3 Notable Cases of Musical Infringements

January 28, 2015

Cases of Musical InfringementsThere are only so many musical notes, so sometimes two hit songs end up sounding alike. That’s when the lawyers get involved.

Stay With Me” vs. “I Won’t Back Down”

British singer Sam Smith is up for Record of the Year and Song of the Year at this year’s Grammy Awards for his sweeping ballad “Stay With Me.” He co-wrote the song, and this week the song acquired two new co-writers. Smith quietly settled a legal matter brought on by representatives of Tom Petty, who alleged that “Stay With Me” shared a melody with Petty’s 1989 hit “I Won’t Back Down.” Smith says the similarities are unintentional, but Petty and “I Won’t Back Down” co-writer Jeff Lynne are now credited co-writers who will receive 12.5 percent of the song’s royalties from here on out.

“Come As You Are” vs. “Eighties”

In 1992, Nirvana was hesitant to release “Come As You Are” as a single because the opening riff bore a similarity to the one from “Eighties,” by British post-punk band Killing Joke. The song was released anyway, and Killing Joke’s people started a lawsuit that was ultimately never filed, reportedly because the band couldn’t afford the legal costs. (The members of Nirvana, meanwhile, sent the members of Killing Joke a Christmas card.)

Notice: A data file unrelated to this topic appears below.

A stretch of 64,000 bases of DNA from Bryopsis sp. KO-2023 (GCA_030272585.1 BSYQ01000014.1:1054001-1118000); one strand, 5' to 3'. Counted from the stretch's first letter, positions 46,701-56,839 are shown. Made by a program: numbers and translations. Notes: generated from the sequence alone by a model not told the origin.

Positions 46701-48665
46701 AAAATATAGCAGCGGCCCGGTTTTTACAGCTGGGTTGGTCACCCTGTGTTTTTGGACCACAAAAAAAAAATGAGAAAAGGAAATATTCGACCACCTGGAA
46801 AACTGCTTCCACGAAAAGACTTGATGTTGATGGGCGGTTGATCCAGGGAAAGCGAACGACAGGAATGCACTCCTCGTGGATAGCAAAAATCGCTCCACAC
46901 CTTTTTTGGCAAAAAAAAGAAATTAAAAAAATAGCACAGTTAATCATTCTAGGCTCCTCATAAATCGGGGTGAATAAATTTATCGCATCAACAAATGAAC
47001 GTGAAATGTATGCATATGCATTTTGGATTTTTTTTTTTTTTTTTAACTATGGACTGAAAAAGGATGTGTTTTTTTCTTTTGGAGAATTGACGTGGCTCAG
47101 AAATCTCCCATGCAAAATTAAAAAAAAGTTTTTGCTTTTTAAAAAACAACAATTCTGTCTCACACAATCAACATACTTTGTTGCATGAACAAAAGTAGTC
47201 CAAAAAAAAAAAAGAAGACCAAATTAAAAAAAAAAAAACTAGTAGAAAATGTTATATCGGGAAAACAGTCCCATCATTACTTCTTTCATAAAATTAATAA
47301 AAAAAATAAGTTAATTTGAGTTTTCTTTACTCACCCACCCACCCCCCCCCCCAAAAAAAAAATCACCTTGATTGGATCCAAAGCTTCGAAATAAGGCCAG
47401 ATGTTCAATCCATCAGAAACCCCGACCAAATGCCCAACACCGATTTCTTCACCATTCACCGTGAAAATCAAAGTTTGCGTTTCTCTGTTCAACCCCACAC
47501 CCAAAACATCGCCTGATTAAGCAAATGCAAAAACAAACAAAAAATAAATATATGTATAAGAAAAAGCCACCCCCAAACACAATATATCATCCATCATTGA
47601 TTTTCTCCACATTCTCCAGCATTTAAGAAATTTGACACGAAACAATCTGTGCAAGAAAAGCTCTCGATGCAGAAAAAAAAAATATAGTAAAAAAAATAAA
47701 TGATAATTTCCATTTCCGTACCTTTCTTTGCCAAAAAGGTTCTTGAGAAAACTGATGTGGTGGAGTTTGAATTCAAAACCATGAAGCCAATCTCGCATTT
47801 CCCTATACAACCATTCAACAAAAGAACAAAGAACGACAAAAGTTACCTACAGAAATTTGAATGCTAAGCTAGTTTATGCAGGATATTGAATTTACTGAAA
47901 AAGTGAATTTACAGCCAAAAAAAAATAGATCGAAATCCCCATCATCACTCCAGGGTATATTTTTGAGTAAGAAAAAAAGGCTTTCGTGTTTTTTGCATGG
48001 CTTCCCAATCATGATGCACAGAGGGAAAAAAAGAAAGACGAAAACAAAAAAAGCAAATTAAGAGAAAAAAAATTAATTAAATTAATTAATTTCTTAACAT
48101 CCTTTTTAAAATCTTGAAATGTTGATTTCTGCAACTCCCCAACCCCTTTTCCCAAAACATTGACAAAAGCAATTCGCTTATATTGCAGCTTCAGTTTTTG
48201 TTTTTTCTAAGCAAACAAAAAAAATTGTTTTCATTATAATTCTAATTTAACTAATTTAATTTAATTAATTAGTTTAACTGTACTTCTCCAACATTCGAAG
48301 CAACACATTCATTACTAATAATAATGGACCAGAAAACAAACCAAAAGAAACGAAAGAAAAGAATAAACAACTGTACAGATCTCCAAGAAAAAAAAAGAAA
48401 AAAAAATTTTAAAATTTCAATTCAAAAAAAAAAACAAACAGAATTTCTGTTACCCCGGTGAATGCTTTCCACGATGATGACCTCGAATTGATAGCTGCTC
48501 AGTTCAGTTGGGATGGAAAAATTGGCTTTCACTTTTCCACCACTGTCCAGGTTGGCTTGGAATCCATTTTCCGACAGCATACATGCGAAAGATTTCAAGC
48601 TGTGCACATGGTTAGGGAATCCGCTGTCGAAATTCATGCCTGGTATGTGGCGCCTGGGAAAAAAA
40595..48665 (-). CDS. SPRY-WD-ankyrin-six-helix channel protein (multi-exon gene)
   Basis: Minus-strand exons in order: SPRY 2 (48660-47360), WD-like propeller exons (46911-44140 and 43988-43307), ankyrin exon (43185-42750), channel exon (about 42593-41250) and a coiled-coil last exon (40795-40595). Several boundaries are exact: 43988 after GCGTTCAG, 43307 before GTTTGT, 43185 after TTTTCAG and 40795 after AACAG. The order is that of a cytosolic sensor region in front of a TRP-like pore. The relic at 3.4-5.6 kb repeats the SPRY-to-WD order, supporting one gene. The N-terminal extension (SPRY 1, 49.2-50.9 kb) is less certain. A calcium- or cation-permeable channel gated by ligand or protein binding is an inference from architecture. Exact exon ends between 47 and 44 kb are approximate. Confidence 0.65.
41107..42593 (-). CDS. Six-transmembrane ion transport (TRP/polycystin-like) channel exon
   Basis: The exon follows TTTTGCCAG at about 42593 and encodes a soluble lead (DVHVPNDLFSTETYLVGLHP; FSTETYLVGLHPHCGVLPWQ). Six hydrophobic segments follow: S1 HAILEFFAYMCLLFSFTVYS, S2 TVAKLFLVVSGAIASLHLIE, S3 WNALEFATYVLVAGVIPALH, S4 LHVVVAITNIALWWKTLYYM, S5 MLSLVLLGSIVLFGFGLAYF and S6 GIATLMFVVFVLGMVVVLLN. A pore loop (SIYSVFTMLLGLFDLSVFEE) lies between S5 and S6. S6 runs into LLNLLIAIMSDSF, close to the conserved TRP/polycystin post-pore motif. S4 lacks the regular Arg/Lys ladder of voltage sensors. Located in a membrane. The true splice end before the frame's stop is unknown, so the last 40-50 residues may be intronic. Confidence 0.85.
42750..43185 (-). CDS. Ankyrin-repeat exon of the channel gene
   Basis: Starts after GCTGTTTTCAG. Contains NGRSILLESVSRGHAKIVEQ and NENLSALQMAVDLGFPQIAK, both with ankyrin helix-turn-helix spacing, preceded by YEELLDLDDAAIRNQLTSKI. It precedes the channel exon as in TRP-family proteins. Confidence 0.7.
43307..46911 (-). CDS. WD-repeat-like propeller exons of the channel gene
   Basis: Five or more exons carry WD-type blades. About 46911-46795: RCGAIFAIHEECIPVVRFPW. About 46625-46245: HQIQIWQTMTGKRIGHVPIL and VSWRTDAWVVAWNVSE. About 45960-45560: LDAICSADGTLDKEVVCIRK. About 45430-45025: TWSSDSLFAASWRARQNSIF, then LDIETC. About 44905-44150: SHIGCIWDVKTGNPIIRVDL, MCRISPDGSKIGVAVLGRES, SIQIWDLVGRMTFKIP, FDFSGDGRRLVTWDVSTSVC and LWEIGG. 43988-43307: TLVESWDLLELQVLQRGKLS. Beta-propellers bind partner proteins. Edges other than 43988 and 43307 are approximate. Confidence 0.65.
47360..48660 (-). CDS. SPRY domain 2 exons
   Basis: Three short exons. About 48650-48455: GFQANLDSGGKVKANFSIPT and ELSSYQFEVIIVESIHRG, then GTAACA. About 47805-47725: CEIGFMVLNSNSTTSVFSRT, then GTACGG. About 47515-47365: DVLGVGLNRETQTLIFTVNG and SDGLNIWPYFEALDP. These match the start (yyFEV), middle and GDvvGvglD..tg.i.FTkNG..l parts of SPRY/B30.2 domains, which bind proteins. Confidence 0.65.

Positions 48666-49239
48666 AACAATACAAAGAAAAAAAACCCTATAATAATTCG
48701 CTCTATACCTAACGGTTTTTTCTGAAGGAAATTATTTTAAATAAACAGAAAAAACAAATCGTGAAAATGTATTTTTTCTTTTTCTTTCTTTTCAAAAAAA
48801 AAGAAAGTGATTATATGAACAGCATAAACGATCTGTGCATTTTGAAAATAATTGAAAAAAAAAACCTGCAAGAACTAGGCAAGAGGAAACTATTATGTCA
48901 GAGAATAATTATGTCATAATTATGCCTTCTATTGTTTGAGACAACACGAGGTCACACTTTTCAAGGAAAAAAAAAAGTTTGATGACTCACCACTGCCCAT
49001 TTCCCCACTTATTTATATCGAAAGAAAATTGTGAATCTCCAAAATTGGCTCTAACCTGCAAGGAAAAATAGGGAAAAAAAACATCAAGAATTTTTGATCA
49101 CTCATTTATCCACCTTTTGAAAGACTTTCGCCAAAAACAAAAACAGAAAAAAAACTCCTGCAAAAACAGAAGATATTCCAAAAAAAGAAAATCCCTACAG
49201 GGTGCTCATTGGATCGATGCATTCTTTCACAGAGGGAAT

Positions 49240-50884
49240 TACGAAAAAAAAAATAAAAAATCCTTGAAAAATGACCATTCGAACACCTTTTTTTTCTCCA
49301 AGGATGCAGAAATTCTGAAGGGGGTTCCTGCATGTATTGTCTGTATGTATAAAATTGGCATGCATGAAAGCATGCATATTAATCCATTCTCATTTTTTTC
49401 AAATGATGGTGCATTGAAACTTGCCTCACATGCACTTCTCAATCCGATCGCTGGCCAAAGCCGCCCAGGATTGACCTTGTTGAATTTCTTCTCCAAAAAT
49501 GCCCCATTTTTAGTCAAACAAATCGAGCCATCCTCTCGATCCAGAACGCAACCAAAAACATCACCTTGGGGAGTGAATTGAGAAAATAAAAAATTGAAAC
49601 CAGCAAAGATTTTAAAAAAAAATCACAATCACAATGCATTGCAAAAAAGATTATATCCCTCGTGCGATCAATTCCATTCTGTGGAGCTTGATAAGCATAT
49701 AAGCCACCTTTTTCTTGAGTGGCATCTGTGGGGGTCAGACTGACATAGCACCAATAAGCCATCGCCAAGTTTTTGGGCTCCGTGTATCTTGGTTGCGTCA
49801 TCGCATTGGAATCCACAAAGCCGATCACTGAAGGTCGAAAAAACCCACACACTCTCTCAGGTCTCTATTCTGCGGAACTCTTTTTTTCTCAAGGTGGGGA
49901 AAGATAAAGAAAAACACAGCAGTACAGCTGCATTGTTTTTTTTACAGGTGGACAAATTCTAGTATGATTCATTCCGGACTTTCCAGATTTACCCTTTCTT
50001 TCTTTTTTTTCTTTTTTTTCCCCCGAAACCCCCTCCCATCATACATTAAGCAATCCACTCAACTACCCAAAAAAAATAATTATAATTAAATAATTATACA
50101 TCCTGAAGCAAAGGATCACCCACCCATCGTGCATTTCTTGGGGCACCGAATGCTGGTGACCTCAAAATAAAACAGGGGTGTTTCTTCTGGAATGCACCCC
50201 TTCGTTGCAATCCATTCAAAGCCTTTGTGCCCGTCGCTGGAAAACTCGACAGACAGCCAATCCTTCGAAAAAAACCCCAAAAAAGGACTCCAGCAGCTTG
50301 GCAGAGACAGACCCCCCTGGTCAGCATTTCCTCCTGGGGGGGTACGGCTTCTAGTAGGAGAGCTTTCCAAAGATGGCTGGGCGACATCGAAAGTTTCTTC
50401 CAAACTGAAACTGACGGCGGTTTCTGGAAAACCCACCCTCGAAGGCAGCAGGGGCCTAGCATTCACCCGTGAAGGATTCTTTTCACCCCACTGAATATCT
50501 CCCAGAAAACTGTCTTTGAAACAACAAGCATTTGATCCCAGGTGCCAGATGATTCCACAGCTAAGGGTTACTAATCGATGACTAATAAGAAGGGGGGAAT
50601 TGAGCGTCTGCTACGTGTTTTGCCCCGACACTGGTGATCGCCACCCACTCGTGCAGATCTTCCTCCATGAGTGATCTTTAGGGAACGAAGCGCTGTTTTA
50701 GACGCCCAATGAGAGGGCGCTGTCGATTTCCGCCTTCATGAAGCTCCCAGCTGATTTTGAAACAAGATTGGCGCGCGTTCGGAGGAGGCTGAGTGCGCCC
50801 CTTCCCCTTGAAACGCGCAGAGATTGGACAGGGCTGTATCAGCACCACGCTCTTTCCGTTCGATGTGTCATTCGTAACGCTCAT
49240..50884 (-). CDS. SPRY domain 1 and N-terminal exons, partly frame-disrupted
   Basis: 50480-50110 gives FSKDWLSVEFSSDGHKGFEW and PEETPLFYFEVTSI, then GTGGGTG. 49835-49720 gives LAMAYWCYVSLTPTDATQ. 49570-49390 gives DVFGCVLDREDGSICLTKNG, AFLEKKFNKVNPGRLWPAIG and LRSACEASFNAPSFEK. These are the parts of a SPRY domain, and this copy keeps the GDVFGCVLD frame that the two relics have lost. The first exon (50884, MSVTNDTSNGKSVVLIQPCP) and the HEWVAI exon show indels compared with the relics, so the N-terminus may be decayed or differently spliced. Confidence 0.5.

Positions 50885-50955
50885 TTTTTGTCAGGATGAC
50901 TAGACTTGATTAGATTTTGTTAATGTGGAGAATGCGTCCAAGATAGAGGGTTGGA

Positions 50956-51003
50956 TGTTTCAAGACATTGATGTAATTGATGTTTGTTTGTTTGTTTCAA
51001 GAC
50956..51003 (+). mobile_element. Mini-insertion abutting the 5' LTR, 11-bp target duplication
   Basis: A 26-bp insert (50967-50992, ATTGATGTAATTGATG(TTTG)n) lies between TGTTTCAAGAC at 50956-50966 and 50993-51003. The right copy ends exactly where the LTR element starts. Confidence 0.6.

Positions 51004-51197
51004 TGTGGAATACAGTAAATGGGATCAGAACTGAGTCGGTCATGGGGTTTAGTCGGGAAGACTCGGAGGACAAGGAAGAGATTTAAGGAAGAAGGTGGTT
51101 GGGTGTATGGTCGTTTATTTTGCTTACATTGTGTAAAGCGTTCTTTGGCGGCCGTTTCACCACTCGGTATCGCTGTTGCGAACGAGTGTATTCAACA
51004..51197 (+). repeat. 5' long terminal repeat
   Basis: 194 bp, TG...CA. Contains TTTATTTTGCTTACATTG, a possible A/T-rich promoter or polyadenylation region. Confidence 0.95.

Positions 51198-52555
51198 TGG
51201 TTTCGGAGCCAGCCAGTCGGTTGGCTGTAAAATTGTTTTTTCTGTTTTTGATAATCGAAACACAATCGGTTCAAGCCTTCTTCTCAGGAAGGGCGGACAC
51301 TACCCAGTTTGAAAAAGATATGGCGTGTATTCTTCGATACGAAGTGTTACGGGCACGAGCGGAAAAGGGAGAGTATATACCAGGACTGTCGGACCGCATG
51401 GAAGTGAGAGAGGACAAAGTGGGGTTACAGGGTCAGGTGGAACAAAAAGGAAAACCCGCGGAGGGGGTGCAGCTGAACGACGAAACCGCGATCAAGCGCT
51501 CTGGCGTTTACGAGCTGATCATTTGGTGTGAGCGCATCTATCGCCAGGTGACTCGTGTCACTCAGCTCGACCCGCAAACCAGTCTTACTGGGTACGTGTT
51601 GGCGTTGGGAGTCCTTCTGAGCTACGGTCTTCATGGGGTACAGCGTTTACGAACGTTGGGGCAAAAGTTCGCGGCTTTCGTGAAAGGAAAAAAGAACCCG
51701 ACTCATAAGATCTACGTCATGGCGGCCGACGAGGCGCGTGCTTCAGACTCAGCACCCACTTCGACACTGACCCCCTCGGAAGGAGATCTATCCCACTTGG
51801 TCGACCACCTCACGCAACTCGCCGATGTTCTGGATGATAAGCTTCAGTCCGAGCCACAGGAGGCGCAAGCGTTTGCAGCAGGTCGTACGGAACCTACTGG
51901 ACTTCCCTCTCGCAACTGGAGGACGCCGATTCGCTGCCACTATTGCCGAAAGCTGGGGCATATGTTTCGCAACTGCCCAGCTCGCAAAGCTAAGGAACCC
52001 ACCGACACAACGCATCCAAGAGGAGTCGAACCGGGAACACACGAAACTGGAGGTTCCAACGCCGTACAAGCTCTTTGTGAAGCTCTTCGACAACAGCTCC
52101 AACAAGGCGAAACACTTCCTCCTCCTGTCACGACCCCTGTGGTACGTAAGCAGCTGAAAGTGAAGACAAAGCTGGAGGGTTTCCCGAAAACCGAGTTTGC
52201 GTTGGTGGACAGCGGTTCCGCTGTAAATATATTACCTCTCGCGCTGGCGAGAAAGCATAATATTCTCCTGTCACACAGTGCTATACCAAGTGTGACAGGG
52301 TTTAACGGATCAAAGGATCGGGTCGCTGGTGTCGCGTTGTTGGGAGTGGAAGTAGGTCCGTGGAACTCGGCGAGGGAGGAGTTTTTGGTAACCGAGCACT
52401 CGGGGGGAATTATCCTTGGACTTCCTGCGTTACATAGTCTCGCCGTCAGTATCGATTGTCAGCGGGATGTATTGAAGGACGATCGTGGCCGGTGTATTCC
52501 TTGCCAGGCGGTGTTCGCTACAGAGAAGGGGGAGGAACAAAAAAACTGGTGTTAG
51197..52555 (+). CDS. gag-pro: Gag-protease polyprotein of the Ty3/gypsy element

Nirvana frontman Kurt Cobain was known to lift melodies, and admit to have done so. He frequently told reporters that the opening riff from Nirvana’s “Smells Like Teen Spirit” was a slightly re-tuned, reworking of the riff from Boston’s “More Than a Feeling.” He’d even start playing “Teen Spirit” in concert…before segueing into “More Than a Feeling.”

“You Give Love a Bad Name” vs. “Heaven is a Place on Earth”

Bon Jovi’s 1986 hit “You Give Love a Bad Name” was co-written by songwriter and musician Desmond Child. Before working with Bon Jovi, he’d written, “If You Were a Woman and I Was a Man” for Scottish singer Bonnie Tyler. It was a flop when released as a single, so Child, as he told the website Songfacts, “brought that groove and the chorus to my first writing session with Jon Bon Jovi.” Along with some new elements contributed by Bon Jovi and guitarist Richie Sambora, “You Give Love a Bad Name Was Created.” A year later, Belinda Carlisle of the Go-Go’s embarked on a solo career and scored a #1 hit with “Heaven is a Place on Earth.” Child, who stole his own song to create “You Give Love a Bad Name” thought “Heaven is a Place on Earth” stole from “You Give Love a Bad Name” and sued. He and the other songwriters now receive an undisclosed portion of the royalties from Carlisle’s song.

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